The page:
>     varied based on workload, and binary size impact fell over 95% going
>     from pattern-init to zero-init.
>     2) security
>     Another driving factor (see below from various vendors/projects),
>     is the
>     security stance. Putting non-zero values into most variables types
>     ends
>     up making them arguably more dangerous than if they were zero-filled.
>     Most notably, sizes and indexes and less likely to be used out of
>     bounds
>     if they are zero-initialized. The same holds for bool values that tend
>     to indicate success instead of failing safe with a false value. While
>     pointers in the non-canonical range are nice, zero tends to be just
>     as good. There are certainly exceptions here, but the bulk of the
>     historical record on how "uninitialized" variables have been used in
>     real world exploitation involve their being non-zero, and analysis of
>     those bugs support that conclusion.
>     Various positions from vendors and projects:
>     Google (Android, Chrome OS)
>     Both Android and Chrome OS initially started using pattern-init,
>     but due
>     to each of: the performance characteristics, the binary size
>     changes, and
>     the less robust security stance, both projects have recently committed
>     to switching to zero-init.
>     Microsoft (Windows)
>     I'm repeating what Joe Bialek has told me, so he can clarify if
>     I'm not
>     representing this correctly... While not using Clang/LLVM,
>     Microsoft is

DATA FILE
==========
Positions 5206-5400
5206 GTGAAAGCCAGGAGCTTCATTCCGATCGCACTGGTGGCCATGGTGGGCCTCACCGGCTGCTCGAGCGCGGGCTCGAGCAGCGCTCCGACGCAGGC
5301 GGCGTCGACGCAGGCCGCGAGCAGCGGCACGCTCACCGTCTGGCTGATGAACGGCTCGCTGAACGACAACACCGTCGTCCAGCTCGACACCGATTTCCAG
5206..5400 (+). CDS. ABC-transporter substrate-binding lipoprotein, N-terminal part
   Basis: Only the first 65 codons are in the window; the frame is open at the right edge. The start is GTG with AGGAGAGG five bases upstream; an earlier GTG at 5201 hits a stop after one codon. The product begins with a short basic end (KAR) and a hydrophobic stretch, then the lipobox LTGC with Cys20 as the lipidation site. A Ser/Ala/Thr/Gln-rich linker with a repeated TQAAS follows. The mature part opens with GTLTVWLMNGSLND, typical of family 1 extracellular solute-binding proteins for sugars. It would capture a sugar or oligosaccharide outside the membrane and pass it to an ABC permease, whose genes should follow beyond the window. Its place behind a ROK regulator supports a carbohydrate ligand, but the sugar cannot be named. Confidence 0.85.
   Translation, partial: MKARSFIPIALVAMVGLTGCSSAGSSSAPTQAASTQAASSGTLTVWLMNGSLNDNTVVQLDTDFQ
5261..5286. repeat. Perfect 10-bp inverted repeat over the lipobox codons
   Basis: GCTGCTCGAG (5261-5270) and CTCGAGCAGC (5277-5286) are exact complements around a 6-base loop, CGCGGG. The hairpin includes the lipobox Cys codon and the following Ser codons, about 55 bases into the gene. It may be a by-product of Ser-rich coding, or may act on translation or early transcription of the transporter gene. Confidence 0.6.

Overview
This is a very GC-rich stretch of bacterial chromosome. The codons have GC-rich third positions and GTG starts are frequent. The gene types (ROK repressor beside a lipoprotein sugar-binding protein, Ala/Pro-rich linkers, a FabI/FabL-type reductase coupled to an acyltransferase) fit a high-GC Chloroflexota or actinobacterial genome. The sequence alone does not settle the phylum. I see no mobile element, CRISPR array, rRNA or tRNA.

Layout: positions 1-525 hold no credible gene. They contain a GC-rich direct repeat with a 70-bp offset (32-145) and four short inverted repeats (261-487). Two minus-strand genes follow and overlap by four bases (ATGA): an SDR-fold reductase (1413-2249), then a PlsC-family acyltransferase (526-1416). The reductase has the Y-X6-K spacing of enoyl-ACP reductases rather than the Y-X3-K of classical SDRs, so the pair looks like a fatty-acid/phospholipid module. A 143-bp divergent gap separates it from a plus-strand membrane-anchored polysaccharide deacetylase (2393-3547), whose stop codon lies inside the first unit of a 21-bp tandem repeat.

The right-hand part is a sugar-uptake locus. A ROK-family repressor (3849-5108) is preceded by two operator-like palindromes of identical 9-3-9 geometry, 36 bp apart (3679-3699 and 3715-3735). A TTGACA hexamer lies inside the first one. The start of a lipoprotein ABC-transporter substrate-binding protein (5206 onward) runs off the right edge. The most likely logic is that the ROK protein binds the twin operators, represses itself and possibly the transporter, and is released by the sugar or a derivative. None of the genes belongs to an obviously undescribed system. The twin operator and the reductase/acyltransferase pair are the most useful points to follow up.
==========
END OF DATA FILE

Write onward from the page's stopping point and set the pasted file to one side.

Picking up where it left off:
>     part of the larger C/C++ ecosystem and has implemented both zero-init
>     (for production builds) and pattern-init (for debug builds) in their
>     compiler too. They also chose zero-init for production expressly due
>     to the security benefits.
>     Some details of their work:
>     https://github.com/microsoft/MSRC-Security-Research/blob/master/presentations/2019_09_CppCon/CppCon2019%20-%20Killing%20Uninitialized%20Memory.pdf
>     Upstream Linux kernel
>     Linus Torvalds has directly stated that he wants zero-init:
>     "So I'd like the zeroing of local variables to be a native compiler
>     option..."
>     "This, btw, is why I also think that the "initialize with poison" is
>     pointless and wrong."
>     https://lore.kernel.org/lkml/CAHk-=wgTM+cN7zyUZacGQDv3DuuoA4LORNPWgb1Y_Z1p4iedNQ@mail.gmail.com/
>     Unsurprisingly, I strongly agree. ;)
>     GrapheneOS is using zero-init (rather than patching Clang as it
>     used to, to get
>     the same result):
>     https://twitter.com/DanielMicay/status/1248384468181643272
>     GCC
>     There's been mostly silence on the entire topic of automatic variable
>     initialization, though there have been patches proposed in the
>     past for
>     zero-init:
>     https://gcc.gnu.org/legacy-ml/gcc-patches/2014-06/msg00615.html
>     Apple
>     I can't speak meaningfully here, but I've heard rumors that they are
>     depending on zero-init as well. Perhaps someone there can clarify how
>     they are using these features?
>     So, while I understand the earlier objections to zero-init from a
>     "language fork" concern, I think this isn't a position that can really
>     stand up to the reality of how many projects are using the feature
>     (even
>     via non-Clang compilers). Given that so much code is going to be built
>     using zero-init, what's the best way for Clang to adapt here? I would
>     prefer to just drop the -enable... option entirely, but I think just
>     renaming it would be fine too.
>     Thoughts/flames? ;)
>     -- 
>     Kees Cook